As years go by, humanity praised things controlling their lives, things they depended on, things that embodied their hopes and dreams: gods, warriors, fields of grains, weather elements such as the rain and sunshine, beautiful women and, finally, even weapons.
This age, however, bears a different influence, as the one thing that controls a modern person’s life, our god, our warrior, our field of grain, our provider of rain and sunshine and, yes, sometimes our beautiful woman is, beyond any doubt, the computer.
Therefore, a biopic about the life and work of Apple co-founder Steve Jobs, one of the most striking and influential people to walk the earth in our days is, even without deliberate effort by filmmakers, somewhat similar to ancient epics, such as the “Iliad” and the “Odyssey”. There’s something heroic and historical about every move of the characters; something noble and grandiose, something that says: “after they did this, nothing was the same ever again”.
And for this, I think the Danny Boyle – directed, Aaron Sorkin – penned “Steve Jobs” may just be the cinema experience of the year.
“What if the computer was a beautiful object? Something you wanted to look at and have in your home. And what if instead of it being in the right hands, it was in everyone’s hands?” says Steve Jobs in one of the most memorable scenes of the film. The answer to this “what if” is our everyday life, surrounded by computers, monitored by computers, fed by computers, stored by computers; a life that would have seemed impossible a few decades ago.
It is easy to write a film chock full of witty dialogue on Steve Jobs, as a mere search on the Internet reveals hundreds of brilliant quotes from his interviews, his speeches, his aside remarks. The future was invented in a garage by two guys named Steve. One of them, Wozniak, was an engineer. He had the gift of conceiving realistic, predictable things. The second, Jobs, was a visionary. With the gift of conceiving the totally unreal and the totally unpredictable. And with that defiance of common sense known in epics – I keep referring to epics – as “hubris”.
Even from the early beginning, Jobs’ life sounds like a fable, an outright demonstration of the differences between appearance and essence.
Steve Jobs was an adopted child. As the result of a prohibited love affair between Syrian nouveau riche Abdulfattah Jandali and Swiss – German doctoral candidate Joanne Carole Schieble, at a time abortions were too dangerous and single mothers were poorly viewed by society, the young boy was given up for adoption, with his mother explicitly seeking a rich, Catholic and educated family. After a few days, the respective family gave up on the baby, and he was selected instead by mechanic and high school dropout Paul Jobs and his Armenian immigrant wife Clara, who loved him deeply and cared for him.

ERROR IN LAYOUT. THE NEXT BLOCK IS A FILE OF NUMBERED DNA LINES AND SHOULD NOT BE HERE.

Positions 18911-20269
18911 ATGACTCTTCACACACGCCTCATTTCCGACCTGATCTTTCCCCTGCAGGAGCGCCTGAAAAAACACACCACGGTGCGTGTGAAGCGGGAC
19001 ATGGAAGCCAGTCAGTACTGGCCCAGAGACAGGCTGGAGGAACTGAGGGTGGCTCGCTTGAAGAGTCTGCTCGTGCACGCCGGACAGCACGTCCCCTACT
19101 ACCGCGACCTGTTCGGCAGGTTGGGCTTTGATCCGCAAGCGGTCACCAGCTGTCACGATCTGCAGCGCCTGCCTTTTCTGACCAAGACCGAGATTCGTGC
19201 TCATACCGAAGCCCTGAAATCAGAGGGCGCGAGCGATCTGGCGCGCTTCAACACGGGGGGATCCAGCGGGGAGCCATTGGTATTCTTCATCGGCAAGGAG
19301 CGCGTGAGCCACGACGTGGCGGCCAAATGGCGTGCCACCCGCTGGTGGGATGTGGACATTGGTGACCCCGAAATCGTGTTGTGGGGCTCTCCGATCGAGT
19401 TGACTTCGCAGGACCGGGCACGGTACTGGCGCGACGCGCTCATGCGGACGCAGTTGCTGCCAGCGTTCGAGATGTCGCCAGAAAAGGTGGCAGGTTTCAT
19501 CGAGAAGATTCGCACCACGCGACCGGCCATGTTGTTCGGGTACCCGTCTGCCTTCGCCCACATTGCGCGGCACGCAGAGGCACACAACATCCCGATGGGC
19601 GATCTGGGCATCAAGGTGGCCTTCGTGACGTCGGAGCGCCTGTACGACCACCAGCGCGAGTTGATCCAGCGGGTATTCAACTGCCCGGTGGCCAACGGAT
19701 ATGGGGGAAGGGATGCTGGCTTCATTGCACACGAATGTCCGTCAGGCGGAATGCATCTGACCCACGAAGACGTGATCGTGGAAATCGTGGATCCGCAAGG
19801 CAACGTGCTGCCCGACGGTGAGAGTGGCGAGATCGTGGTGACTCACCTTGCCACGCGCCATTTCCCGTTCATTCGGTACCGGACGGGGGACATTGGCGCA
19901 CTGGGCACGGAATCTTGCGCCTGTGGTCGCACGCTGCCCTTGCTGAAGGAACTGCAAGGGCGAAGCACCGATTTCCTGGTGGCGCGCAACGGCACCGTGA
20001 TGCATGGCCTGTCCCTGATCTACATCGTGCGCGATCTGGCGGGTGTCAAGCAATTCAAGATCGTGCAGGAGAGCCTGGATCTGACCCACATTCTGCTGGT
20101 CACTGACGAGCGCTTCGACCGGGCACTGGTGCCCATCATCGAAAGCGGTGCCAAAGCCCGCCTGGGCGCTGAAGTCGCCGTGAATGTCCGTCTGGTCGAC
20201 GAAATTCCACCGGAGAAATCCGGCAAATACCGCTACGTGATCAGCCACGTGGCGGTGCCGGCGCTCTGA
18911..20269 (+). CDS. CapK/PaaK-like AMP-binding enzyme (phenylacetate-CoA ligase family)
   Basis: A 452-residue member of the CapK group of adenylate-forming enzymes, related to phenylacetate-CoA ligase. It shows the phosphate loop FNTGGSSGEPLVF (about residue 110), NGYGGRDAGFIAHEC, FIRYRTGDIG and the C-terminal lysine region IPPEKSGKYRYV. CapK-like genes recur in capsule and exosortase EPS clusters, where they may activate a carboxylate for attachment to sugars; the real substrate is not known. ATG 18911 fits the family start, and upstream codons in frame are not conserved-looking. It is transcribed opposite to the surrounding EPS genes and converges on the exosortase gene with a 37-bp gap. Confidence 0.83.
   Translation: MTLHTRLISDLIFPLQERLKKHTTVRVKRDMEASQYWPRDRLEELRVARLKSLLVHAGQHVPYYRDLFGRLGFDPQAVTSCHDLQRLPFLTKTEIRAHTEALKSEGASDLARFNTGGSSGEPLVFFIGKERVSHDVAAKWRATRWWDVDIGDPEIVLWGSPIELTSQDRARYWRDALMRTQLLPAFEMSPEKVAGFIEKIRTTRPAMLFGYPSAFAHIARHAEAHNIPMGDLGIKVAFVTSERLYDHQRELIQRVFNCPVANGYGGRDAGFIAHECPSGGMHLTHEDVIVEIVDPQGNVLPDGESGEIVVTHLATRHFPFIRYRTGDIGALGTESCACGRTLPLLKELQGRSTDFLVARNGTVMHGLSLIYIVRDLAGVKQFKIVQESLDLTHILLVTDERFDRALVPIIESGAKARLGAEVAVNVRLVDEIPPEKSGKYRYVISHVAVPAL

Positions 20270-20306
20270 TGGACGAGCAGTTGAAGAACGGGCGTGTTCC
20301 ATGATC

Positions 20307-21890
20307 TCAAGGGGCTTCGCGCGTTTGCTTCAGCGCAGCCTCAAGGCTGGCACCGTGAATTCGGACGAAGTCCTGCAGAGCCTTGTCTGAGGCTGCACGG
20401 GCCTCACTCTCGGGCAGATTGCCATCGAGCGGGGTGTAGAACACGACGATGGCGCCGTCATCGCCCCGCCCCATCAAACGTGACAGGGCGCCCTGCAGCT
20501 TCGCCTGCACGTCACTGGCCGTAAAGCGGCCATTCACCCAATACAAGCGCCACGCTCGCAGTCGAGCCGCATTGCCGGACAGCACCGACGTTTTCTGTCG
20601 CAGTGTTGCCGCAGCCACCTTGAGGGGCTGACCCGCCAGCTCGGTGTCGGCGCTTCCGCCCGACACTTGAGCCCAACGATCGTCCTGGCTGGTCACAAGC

“Why do people like you, who were adopted, feel like they were rejected instead of selected?”, asks one of the antagonists in one of the mellow confrontation scenes that give a brilliant counterpoint to the grand scenes of rivalry, betrayal and power games that once again lead to a comparison with epics.
Jobs’ friendship with Wozniak, his partner-in-crime, started in 1967. Jobs was a twelve-year-old child of a remarkable intelligence and love of technology, while Wozniak was eighteen and a brilliant engineering mastermind, already employed at Hewlett – Packard’s company, and trying to develop his first computer. For the following summer, Jobs too landed a job with Hewlett and the two young men became inseparable over their passion of electronics. Not even the fact that Wozniak became a student of Berkeley, California, and Jobs enrolled at Reed University in Portland, Oregon, led them apart, as childhood friendships usually end. Nonetheless, Jobs soon dropped out of college and returned to California, landing a job at video game company Atari.
In 1976, after Wozniak had designed fully the Apple I, the prospect of an easily available home computer, Jobs had the brilliant idea of founding a company and creating a finished product, instead of selling out technology. And this is how Apple computers appeared.
Brilliant ideas developed in a garage, financed by selling one’s car.
The film never looks into these details carefully. You, the viewer, are supposed to do your homework and research the background of a relationship that has gone to the heights of tremendous success and prestige, and started to decay slowly but firmly, over Wozniak’s self-indulgence after the massive sales of his Apple II and Jobs’ continuous need to create new and innovative products that, due to Jobs’ lacking his friend’s technological abilities, fail one after the other.
This is where the film actually begins, in 1984, as Wozniak’s aged Apple II starts an open confrontation with Jobs’ beautifully designed and overpriced, stylish MacIntosh. Things run out of hand quickly. And here you are, in your seat at the cinema, watching incredulously an alert set of events, fast and uncontrollable, just like the evolution of technology.
One of the most bitterly amusing scenes in the film – and there are plenty of them, is when Jobs’ journalist friend moans: “I certainly would not want your job” and Jobs, masterfully played by “Shame” and “12 Years a Slave” star Michael Fassbender, gives a discreet smile and announces: “Nevermind, it will change yours, too.” Indeed, it did.
Steve Jobs, the man, died in 2011. Steve Jobs, the innovator, still surrounds us everywhere we go.